“aggrieved” (6)
When a person feels aggrieved, they feel unhappy or upset, usually due to unfair treatment, as in She felt aggrieved at having been left behind to clear up the mess.

“spell out” (7)
When you spell something out for somebody, you make it plain, you explain it in detail and in a very clear way, usually to somebody who has not understood it well.  I had to spell all the rules out for her because she kept ignoring a few / I feel uneasy when I have to spell out how seldom you do chores.

“keep an eye out for” (8)
When a person keeps an eye out for something, they watch for its appearance, especially when you are doing something else.  Keep an eye out for the mailman.  I’m expecting official correspondence / Keep an eye out for houses to rent.

“mordantly” (9)
If you do something mordantly, you act in a cruel or sarcastic way, as in a mordant remark / Who made you think I was going to cook this evening,? she asked mordantly.

“shoulder” (10)
See “A shoulder to cry on” below

“by and large” (11)
This expression is used to indicate that what you are saying is mostly true but not completely so, and when everything is considered in a situation.  It is synonymous to “on the whole,” “generally,” as in By and large, he is happy in his new position.

“pick and choose” (12)
When you “pick and choose,” you choose with great care, selectively and in a way that is usually fastidious, and to finally choose only the best, or only what you really like.  Depending on the season, you cannot pick and choose the fruit that you can buy / It’s good to have a wide variety to pick and choose from when there are different dishes in a dinner reception.

“within the bounds of the reasonable” (13)
Something that happens within the bounds of the reasonable is allowable up to a certain point.

“bank on” (14)
When you bank on something, you expect something to happen or rely on a future occurrence, even though it may not happen at all. I’m banking on being promoted at the end of this year.

“balls deserve to be dropped” (15)
An image taken from ball games – in which all play stops if the ball is dropped – when the expression is used figuratively, the meaning is that to fail to keep working in some way or to make a mistake by acting carelessly.  The writer seems to suggest that we should not do all the chores, or that some chores do not need doing.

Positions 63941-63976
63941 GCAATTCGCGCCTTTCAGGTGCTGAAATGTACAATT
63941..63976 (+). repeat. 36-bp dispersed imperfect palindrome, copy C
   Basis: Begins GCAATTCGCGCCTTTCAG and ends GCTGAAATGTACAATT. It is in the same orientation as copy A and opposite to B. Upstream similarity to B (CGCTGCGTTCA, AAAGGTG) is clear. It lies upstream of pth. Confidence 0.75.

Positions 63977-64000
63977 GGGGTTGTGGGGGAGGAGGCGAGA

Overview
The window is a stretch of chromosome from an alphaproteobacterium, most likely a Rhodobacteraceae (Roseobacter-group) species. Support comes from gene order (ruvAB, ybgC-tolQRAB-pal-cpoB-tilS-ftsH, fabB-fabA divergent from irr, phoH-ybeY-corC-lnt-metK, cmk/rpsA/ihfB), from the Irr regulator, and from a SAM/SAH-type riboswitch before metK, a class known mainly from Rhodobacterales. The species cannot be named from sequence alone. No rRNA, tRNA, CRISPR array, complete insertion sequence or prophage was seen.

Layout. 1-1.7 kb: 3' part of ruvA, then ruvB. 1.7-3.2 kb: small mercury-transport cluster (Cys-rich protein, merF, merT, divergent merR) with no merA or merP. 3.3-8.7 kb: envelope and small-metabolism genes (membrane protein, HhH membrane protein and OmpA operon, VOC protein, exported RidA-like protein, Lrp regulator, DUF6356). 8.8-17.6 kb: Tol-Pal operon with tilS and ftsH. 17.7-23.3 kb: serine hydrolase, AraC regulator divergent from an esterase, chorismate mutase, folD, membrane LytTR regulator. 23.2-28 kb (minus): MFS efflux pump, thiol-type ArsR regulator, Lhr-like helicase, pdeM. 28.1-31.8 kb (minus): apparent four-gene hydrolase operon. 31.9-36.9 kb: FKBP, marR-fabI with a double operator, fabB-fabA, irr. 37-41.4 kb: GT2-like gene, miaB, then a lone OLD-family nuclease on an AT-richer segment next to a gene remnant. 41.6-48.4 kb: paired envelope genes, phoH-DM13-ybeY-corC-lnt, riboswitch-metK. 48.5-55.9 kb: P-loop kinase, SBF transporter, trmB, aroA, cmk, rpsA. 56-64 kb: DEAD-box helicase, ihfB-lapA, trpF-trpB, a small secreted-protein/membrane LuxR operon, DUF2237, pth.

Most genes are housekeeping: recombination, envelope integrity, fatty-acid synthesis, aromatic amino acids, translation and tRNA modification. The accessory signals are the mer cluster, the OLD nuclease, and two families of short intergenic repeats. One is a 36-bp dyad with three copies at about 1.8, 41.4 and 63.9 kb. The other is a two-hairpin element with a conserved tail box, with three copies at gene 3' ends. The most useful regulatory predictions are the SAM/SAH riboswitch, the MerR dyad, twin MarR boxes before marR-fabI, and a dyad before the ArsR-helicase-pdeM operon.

“if you ask me” (16)
When you say this before or after a thought, you just emphasise the fact that what you say is your opinion; it does not by any means imply the action of getting a question to respond.  It is an informal alternative to “in my opinion.” If you ask me, nobody performs better than the protagonist of the movie.

 

A shoulder to cry on

Women shoulder the “worry work,” that is they carry (this burden) on their shoulders; in a metaphorical sense, they assume or accept this responsibility as their own. If you have the ability to cope with unpleasant responsibilities, in other words, if you have “broad shoulders,” then you may cope with the “worry work” alone – particularly if the others at home “shrug their shoulders” when asked to contribute some work.

You use your shoulder to do many other physical things, such as Since she was carrying so many bags, she shouldered the door open / He shouldered his way through the crowd.

The name of this part of the body is used in several expressions and idioms to illustrate different meanings. If, for instance, the woman in question does not have to worry about the list of chores anymore, that will be “a weight off her shoulders.” When the task ahead is difficult, you certainly need to put a lot of effort or to “put your shoulder to the wheel,” – an expression derived from the physical action of shouldering the wheel of a mill to make it work. And, naturally, the best way to share the tasks is “shoulder to shoulder,” in other words, side by side, in close cooperation and with a shared purpose. However, you may be “given the cold shoulder” – you may be ignored deliberately – as in After I told him what I knew, he gave me the cold shoulder / The committee gave the cold shoulder to our proposal to carry out a survey to decide. But, in this last example, if you “rub shoulders with the ones who take the decisions” – in other words, if you spend time with someone important – then, you may get things done faster.

Finally, a person who feels treated unfairly and feels angry at this is said to have “a chip on their shoulder.” She still has a chip on her shoulder about their argument over the chores. They shouldn’t stay angry, but they shouldn’t “cry on their partner’s shoulders” either – which means to do so in a way to gain sympathy – they should just shoulder it.

 

@lilipalermo